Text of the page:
II               |       II     |2001:DB8:XXXX:XX::/64  |
           II               +--------------+                         |3
           II                       II
           II                       II
           ++=======================++
              Requesting IoT Router


   (In the above figure the Requesting IoT Router, with 4 links, is
   presented).

   There are 2 cases that could be considered.  The first one is: all
   interfaces (except the RI) of the Requesting IoT Router could be
   assigned with the corresponding GUNPs.  In the second case, a list of
   manually selected interfaces is obtained.  Finally interfaces in the
   list are assigned with GUNPs.  The interfaces numbers represent their
   position in alphabetically ordered list by the names that operating
   system assigned to them during the initialization.

   During the final step of the GUA autoconfiguration in the Requesting
   IoT Router, the assignment of the IPv6 network addresses to the
   interfaces is performed.  The IPv6 network addresses have the current



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   format: 2001:DB8::XXXX:XXYY:1/56, where YY - is a value that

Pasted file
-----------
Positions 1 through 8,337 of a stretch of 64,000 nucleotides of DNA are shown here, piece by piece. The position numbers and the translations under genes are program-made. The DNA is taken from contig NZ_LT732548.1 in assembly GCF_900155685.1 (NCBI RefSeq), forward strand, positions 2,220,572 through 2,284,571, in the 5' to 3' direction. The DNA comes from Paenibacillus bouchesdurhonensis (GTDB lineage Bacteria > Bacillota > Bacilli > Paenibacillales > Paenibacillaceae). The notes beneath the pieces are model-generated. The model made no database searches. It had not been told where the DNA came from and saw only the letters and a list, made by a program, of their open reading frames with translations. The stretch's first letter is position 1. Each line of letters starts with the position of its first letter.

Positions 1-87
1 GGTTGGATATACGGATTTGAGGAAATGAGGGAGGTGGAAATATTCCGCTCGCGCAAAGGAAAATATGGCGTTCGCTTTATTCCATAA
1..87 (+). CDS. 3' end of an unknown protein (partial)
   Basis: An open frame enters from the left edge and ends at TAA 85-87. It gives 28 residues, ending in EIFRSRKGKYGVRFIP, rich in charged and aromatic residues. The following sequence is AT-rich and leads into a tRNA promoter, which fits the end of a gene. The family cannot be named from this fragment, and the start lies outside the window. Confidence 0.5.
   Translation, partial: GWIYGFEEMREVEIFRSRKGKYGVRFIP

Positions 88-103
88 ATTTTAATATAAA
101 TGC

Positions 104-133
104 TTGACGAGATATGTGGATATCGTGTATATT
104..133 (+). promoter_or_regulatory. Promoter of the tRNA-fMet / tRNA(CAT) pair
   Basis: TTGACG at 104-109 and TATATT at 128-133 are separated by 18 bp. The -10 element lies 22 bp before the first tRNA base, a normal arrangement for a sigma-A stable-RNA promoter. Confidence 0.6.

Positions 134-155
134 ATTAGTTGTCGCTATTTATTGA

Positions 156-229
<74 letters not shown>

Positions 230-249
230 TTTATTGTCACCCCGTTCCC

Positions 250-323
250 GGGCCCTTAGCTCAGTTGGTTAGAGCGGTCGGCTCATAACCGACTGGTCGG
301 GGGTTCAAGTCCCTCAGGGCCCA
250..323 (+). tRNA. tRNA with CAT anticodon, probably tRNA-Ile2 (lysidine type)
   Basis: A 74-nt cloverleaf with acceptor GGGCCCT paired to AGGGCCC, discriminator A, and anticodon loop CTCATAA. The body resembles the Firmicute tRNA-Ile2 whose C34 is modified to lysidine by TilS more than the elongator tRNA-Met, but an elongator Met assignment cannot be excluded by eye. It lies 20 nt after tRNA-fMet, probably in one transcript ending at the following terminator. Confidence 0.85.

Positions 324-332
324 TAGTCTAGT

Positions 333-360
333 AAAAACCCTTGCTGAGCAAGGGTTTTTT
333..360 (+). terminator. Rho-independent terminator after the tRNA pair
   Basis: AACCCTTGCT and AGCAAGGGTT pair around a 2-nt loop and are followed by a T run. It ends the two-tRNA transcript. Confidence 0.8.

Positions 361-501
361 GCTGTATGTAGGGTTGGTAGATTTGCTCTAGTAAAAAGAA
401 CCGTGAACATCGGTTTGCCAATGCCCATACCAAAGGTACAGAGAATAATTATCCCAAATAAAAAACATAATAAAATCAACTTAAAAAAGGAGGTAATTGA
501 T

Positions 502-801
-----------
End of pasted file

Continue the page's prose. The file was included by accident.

represents the number of the interface.  When the GUA
   autoconfiguration on the Requesting IoT Router is finished, the
   Requesting IoT Router advertises via its interfaces the GUNPs to the
   Hosts.

4.3.  Advertisement of the network prefixes

   Finally, the Requesting IoT Router runs the Neighbour Discovery
   Protocol.  The Neighbour Discovery Protocol messages allow to
   advertise the configuration to the hosts.  To send the configuration
   parameters from the Requesting IoT Router to the hosts, the "Router
   Advertisement" type messages are used [RFC4861].  Usually the "Router
   Advertisement" messages are triggered by the "Router Solicit"
   messages sent from the Hosts to the Requesting IoT Router [RFC4861].

   The "Router Advertisement" message includes the "Prefix Information"
   option.  It is located in the "Options part" of the "Router
   Advertisement" message.  The position of the "Prefix Information"
   option is presented in the figure below.


        0                   1                   2                   3
        0 1 2 3 4 5 6 7 8 9 0 1 2 3 4 5 6 7 8 9 0 1 2 3 4 5 6 7 8 9 0 1
       +-+-+-+-+-+-+-+-+-+-+-+-+-+-+-+-+-+-+-+-+-+-+-+-+-+-+-+-+-+-+-+-+